A reader informs me that the Architecture Foundation, now under Rowan Moore's and Alicia Pivaro's management, has a nifty site on the eastern fringe of London's Clerkenwell and a website at www. architecture foundation. org. uk. According to my notes, last year the website had a loony grid of shadow boxes. Bemused, you ran your mouse across them, they changed colour and, unlike bubblegum in ripple-sole shoes - which this process somewhat resembled - they turned themselves off after a bit leaving you to wonder what it all meant. I am happy to report that this has all been swept away with a new design by Cartlidge Levene and coded by Lomas Davies.
Most people imagine that websites are designed by former graphic designers, and rather too many are.But, as a hotshot web person tells me, you bring in the art blokes for a couple of days at the end to tart things up once the heavy-duty stuff - ie the taxonomy, navigation, structure, text, editing and the coding - has been sorted out. Maybe they teach this stuff at art school these days but they didn't when last I looked. Hold on, I'm reporting this and no disrespect to the foundation's designers, who are very good.My point is that it is great that the coders have been credited. Isn't it time, incidentally, that architectural sites credited the authors - with the same assiduity that their owners insist on credits for buildings.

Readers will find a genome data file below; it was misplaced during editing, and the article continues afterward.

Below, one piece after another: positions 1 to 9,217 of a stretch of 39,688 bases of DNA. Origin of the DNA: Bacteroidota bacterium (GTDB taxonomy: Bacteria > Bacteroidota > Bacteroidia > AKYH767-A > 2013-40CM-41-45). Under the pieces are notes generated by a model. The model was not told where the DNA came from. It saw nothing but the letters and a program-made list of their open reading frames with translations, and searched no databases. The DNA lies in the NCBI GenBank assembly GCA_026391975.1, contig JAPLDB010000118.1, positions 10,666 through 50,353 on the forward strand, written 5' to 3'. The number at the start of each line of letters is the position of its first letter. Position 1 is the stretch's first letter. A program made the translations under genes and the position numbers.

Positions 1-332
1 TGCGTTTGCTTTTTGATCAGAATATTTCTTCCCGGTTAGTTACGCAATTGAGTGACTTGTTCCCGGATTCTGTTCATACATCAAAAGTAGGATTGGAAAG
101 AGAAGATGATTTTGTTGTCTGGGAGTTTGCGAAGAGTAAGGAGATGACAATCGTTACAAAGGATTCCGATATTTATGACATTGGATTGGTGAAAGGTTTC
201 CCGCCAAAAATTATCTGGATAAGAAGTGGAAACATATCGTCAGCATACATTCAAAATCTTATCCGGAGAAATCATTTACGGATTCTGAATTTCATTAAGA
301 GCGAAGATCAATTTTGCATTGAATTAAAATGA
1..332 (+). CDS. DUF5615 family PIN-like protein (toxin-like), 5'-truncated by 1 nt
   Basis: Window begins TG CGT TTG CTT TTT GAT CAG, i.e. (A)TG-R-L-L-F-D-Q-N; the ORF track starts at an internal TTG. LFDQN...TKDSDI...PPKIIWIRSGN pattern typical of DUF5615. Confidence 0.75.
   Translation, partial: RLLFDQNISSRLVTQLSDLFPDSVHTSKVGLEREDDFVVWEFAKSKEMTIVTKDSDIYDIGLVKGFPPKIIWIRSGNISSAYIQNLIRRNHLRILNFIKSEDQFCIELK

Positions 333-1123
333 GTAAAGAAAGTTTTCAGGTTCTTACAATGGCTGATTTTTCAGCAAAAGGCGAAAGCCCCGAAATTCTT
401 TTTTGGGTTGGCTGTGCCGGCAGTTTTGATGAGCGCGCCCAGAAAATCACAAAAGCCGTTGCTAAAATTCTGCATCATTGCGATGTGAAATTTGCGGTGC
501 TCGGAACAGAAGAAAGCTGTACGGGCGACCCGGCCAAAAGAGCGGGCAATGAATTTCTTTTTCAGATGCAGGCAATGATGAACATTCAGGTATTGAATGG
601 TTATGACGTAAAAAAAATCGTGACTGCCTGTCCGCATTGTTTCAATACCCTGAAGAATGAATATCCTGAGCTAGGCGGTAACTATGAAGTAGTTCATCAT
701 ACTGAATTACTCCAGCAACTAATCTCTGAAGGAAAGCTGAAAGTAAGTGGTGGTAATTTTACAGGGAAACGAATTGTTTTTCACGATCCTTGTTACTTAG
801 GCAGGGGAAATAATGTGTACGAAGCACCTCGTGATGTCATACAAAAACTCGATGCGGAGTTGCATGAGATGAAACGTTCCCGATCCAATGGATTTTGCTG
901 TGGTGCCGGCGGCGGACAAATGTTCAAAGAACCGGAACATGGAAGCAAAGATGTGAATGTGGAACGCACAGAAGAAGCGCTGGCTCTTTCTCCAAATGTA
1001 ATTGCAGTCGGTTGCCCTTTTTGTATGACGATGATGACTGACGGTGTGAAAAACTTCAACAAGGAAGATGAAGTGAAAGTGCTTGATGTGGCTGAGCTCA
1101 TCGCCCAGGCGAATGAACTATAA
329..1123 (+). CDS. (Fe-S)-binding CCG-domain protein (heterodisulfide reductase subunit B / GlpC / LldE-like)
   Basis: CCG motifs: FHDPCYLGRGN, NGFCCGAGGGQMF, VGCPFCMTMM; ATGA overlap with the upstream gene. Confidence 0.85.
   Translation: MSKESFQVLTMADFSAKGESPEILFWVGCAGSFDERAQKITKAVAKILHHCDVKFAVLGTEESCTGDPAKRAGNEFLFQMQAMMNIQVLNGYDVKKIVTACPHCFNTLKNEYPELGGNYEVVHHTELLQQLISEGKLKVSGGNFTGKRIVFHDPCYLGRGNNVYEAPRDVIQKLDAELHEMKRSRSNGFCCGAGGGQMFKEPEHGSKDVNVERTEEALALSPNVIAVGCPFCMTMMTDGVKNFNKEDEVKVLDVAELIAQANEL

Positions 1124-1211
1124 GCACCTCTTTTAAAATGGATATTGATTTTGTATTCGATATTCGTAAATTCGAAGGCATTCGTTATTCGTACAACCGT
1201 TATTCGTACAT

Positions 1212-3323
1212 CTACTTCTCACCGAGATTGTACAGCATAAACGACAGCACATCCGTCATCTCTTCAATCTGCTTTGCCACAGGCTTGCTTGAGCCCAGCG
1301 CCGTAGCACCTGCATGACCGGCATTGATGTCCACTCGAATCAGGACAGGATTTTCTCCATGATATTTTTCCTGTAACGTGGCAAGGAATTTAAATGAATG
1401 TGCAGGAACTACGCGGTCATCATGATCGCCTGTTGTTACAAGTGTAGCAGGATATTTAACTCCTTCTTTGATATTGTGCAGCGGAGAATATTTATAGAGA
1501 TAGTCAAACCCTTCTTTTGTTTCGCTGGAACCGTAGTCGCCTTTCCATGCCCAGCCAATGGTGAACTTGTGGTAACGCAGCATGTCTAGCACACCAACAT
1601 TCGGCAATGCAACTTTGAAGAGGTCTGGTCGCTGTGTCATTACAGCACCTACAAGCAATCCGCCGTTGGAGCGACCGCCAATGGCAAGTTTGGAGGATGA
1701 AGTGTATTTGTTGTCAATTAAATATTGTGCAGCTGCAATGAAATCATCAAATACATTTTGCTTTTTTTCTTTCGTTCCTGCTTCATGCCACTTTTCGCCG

The site's design is plain and simple and not overloaded with text.Only two little grumbles. One is the image strip on the first four pages. You can see its function as an elaborate horizontal graphic divider but clicking on it has no effect - no enlargement, not even a caption to say what the images might be and why they are there.
And clicking on the foundation's name under 'Contact us' leads you to a www. streetmap. co. uk map of Clerkenwell with a dimly outlined arrow indicating the foundation's location.Bit scruffy that. Otherwise an exemplary and informative site.
sutherland. lyall@btinternet. com